Data analysis presents a limitless opportunity to improve decision making within the NHS. Good analysis can allow us to identify myriad ways of improving population health and also the quality and effectiveness of patient care, by thoroughly understanding the present, modelling the future and evaluating whether different courses of action are having the intended effect.

But the current use of data analysis to support decision making in the NHS is variable. Although ‘better use of data’ is a central feature of the NHS Long Term Plan, too much complex analytical work is still being done in isolation.

Every day in the NHS, decision makers are being fed information – often by external providers - with little sense of the ingredients or method. This information is often presented in a black box: where the data and the approaches used are entirely hidden – perhaps shrouded in ‘IP’ or ‘commercial confidence’.

Surely we all want a learning NHS where decision makers are clear-eyed and open about the information they use? But this requires real change.

Fundamentally, it requires different groups of analysts to share methods, data and code. A one-off piece of analysis has application to a particular time and place. But sharing, reviewing and improving the methods and underpinnings used would provide a source of dynamic learning for groups across the network.

Openness allows critique and improvement. We have the means to do this, with modern analytic methods and open source tools such as R and Python.

So at the Strategy Unit we are working with others to change things. Many organisations seem to be swimming in the same direction and we see a shared agenda between ourselves and people like the Health Economics Unit, ApHA, NHS-R, the Health Foundation, Ben Goldacre, OpenDataSavesLives, the Midlands Decision Support Unit Network and many, many others. 

We aim to produce knowledge with staying power. If we develop a new analytical model for one NHS client, we won’t sell it again. When we produce innovative models, we publish them for everyone on open access principles, sharing code and data.  

We did this in the summer with our work on waiting lists for planned care; and we recently released our mental health surge model to help Trusts estimate the post-Covid burden on their mental health services.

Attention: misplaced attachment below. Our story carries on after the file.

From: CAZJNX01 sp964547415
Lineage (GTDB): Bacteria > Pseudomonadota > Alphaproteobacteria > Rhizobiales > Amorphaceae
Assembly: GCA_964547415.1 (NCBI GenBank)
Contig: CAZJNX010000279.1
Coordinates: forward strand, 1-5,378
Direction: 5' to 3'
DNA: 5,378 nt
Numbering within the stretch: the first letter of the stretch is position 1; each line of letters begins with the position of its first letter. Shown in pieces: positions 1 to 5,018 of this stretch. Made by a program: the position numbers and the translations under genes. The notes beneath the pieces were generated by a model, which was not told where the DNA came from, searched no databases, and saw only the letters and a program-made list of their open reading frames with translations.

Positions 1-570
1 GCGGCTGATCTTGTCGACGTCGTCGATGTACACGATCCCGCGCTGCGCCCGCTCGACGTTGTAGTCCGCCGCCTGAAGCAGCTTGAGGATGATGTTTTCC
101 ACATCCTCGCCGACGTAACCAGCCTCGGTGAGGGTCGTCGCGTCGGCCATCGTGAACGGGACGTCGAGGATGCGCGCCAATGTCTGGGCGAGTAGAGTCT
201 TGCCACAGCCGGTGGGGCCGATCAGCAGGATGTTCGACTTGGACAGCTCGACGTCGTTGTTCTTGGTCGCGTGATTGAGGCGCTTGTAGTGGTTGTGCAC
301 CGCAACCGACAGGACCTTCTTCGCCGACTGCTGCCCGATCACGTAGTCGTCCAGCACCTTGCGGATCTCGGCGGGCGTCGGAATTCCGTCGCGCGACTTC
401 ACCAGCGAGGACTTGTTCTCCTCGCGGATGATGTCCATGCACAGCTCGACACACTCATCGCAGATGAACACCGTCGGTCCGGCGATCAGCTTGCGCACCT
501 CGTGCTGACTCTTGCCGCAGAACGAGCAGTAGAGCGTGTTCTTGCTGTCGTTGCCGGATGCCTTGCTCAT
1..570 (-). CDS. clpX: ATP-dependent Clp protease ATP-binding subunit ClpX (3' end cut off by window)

The idea is that anyone who needs our analysis can take it, adjust it and improve it; and it gets fed back into the network for the next user. This is a fundamental guiding principle for us.

If we’re doing it, why doesn’t everyone? And critically, why is the NHS willing to purchase analysis from providers who won’t share code or document what they’ve done in a transparent way that allows it to be replicated?

The NHS in its clinical activities sits atop of great scientific endeavour. A fundamental principle of the scientific method is ‘replicability’ of analysis. We all know that this is the route to advancing knowledge.  

I am privileged to be part of national discussions underway about how we build from the innovative spirit that COVID-19 unleashed and ensure that the new Integrated Care Systems are designed as ‘learning systems’. One simple proposition that I offer into that discussion is that we should all agree that learning systems and ‘black box’ analysis are incompatible.

That has important implications for how we support our NHS analysts to have the skills and the space to ensure that their work is done in ways that facilitate sharing. But it also requires a culture change in how the NHS commissions analytical support from external suppliers.

In my view, that should not happen without securing the use of open source code and full transparency of method. In the few instances where there is real IP or innovation in external analysis (and typically there really isn’t), then let’s talk about that explicitly, and consider what is a fair price to pay for that knowledge to be made ‘open’.

The consequences of choices made in the NHS can be profound. Who would defend making these choices in ignorance?